Every passing regimental formation of parading soldiers after saluting the admiral at the dais were loudly applauded by the assembled crowd. However, something strange and unexpected was to happen next. The loudspeaker crackled to announce the upcoming East Bengal Regiment after the Frontier Force had just gone by. I sat upright in proud anticipation to watch the Bengal Regiment come up and pass us by. Every time a regiment would come by a short brief on them was read out by the announcer in English and Urdu. As the announcer started to read a brief about the Bengal Regiment, especially about its valor at the Lahore front during the Indo-Pak war of 1965, the marching 'Bengal Tigers' came into view. They were smartly approaching the saluting dais in a column, the soldiers led by senior officers. Then out of the blue an unbelievable thing happened. As they came into full view a 'ripple of laughter' went through the Pakistani crowd, especially in the rows where senior armed forces and civilian officials and their families were seated. I simply could not believe it! The jovial guy sitting next to me had also joined in full throated laughter. For a moment, I the school boy, a Bengali from East Pakistan sitting next to him had become 'invisible'. I slumped back in my chair, hurt and deeply embarrassed. After the Frontier Force the average height of the Bengali soldiers were shorter and their complexion in contrast was darker. All this had played out in the collective mindset of the prejudiced Pakistanis. The myth of the martial races cleverly propounded by the erstwhile British colonialist to recruit poor peasants/villagers from the Jhelum district of West Punjab, North West Frontier region and Baluchistan in the British Indian army as 'cannon-fodder' for the imperial Raj, had played out shamefully in the Pakistani mindset still in the throes of a colonial hangover, particularly those of the elite/oligarchy. However, as the Bengal Regiment saluted at the dais and passed us by, the same crowd who had laughed a second ago finally clapped.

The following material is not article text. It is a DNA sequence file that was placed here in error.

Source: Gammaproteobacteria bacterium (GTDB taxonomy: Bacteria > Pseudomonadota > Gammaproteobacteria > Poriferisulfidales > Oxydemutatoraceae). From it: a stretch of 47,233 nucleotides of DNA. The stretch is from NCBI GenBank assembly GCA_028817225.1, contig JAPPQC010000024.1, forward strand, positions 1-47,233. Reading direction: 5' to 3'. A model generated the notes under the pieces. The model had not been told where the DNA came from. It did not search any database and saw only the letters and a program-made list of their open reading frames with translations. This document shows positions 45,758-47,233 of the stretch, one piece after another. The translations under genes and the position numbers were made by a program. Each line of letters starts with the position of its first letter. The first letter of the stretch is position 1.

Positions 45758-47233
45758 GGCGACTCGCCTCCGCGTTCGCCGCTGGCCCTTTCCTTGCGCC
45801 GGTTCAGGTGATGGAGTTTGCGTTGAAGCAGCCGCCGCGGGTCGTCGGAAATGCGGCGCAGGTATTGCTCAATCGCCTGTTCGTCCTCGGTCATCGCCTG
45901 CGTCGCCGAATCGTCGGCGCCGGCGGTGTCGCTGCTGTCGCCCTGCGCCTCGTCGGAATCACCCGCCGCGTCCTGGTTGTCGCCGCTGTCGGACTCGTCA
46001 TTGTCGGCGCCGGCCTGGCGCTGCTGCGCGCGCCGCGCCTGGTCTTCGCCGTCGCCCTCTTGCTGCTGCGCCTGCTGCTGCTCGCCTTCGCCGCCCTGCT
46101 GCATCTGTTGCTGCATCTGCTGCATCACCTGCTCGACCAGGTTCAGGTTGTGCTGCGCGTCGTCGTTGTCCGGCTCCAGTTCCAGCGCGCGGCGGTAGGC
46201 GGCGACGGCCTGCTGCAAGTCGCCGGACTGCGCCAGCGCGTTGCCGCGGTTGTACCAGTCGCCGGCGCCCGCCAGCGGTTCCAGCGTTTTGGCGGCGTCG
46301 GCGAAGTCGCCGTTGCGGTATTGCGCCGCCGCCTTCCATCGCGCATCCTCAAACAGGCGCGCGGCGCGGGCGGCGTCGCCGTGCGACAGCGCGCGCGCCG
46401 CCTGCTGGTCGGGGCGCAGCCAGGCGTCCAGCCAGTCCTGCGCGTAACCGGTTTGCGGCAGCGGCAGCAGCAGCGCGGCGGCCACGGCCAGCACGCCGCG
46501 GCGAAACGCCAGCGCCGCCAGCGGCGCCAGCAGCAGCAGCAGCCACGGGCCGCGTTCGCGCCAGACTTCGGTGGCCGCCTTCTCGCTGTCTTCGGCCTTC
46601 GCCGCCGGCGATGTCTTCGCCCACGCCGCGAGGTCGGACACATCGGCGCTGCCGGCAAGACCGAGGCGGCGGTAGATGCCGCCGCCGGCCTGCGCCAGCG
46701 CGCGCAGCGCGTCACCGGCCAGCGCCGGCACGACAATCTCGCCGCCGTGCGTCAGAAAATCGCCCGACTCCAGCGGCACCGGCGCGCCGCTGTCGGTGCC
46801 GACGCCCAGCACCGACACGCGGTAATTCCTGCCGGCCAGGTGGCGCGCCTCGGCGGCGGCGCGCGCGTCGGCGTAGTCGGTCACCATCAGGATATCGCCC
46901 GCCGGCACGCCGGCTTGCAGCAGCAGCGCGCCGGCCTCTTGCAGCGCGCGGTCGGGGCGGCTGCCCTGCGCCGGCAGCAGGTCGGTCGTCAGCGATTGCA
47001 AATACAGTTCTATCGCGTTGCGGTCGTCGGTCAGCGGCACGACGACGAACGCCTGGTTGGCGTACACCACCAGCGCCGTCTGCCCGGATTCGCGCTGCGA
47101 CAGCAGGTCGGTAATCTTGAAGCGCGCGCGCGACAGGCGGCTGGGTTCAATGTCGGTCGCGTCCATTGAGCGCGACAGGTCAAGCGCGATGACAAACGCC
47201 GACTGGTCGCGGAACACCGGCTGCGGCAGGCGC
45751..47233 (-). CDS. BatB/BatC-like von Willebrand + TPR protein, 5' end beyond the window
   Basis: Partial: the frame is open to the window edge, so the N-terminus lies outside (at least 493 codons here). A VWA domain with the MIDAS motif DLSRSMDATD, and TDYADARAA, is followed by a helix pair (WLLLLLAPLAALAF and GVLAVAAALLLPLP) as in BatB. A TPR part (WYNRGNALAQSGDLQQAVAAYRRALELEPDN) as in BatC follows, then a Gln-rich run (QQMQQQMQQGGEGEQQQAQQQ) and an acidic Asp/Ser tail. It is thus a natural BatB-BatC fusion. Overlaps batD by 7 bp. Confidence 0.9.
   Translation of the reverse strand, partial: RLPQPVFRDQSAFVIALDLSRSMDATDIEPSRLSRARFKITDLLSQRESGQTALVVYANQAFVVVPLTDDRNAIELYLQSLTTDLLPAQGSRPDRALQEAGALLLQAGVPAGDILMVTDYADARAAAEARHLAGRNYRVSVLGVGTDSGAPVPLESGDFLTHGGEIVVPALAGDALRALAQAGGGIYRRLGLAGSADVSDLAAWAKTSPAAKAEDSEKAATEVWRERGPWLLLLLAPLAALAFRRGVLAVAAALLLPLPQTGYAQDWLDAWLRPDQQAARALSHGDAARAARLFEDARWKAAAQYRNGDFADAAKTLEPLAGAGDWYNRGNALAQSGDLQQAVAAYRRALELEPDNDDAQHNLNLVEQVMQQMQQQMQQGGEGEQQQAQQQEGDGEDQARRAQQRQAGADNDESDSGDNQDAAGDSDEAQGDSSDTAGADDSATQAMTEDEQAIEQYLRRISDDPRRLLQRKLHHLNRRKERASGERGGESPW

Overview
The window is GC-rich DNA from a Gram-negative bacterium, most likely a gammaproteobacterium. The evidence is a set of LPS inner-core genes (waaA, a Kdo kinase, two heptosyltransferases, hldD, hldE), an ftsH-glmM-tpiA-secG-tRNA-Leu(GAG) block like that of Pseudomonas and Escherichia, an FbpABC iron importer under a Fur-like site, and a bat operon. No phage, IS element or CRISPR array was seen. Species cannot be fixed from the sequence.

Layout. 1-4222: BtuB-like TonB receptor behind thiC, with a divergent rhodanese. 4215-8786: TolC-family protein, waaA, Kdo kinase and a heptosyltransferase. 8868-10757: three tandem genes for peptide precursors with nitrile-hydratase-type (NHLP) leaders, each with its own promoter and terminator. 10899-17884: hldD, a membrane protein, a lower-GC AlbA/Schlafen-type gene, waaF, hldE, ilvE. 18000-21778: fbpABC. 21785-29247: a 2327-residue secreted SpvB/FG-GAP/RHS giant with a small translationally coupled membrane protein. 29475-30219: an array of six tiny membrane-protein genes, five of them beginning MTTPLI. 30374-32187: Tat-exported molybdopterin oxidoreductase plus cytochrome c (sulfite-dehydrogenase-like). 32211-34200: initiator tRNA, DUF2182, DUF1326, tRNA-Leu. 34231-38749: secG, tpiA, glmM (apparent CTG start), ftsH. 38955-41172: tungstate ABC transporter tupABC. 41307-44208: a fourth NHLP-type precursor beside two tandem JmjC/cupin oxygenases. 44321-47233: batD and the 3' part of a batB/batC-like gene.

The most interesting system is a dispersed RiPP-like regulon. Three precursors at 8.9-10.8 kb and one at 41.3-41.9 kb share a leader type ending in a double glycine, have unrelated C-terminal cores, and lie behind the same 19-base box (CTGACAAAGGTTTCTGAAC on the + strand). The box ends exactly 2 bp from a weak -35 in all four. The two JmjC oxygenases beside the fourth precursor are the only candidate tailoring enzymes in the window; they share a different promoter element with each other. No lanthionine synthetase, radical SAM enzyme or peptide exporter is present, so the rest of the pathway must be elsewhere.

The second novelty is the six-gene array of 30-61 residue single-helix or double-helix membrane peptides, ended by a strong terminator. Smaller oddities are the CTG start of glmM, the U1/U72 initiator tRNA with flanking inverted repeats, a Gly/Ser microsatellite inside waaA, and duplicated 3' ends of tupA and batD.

Years later, in 1976 while living in the United States, I was standing with my friends in a crowd during the Bicentennial Celebrations (200 years of the American independence) in the downtown of a mid-western town in Indiana, while a plethora of marching bands and decorated floats proudly went by to the vociferous applause of the joyous holiday crowd. Suddenly, an all black marchers of the black chapter of the Indianapolis 'National Association for the Advancement of Colored People' (NAACP estd. 1909) came along with its distinctive marching drill. The flag of the NAACP was carried by a token white member. As they came up the road where the crowd had assembled a 'ripple of laughter' went through the all white crowd. I had a flashback! In an instant I was transported back to the painful, humiliating experience of the military parade I had witnessed as a schoolboy in Rawalpindi, Pakistan, in 1968, where the proudly marching Bengal Regiment had met with a similar fate. Although, the analogy, that is, the history and the context of the incidents were vastly different, the substance was the same – racial prejudice - and all that goes with it! You just have to read two books entitled, 'The Invisible Man', by the scholarly African American writer Ralph Ellison and 'The Colonial Man' by Albert Memmi a brilliant leftist Sociologist, the Tunisian-Jewish writer and essayist who had fought in the Algerian war of independence against the French colonialist, to reflect and understand what I am talking about? It is worthwhile to recall here, that humans and nations are apt to forget favors but not humiliation. It even extends to the animal kingdom. Think of the majestic pachyderm - the elephant with its indelible memory of a hurt?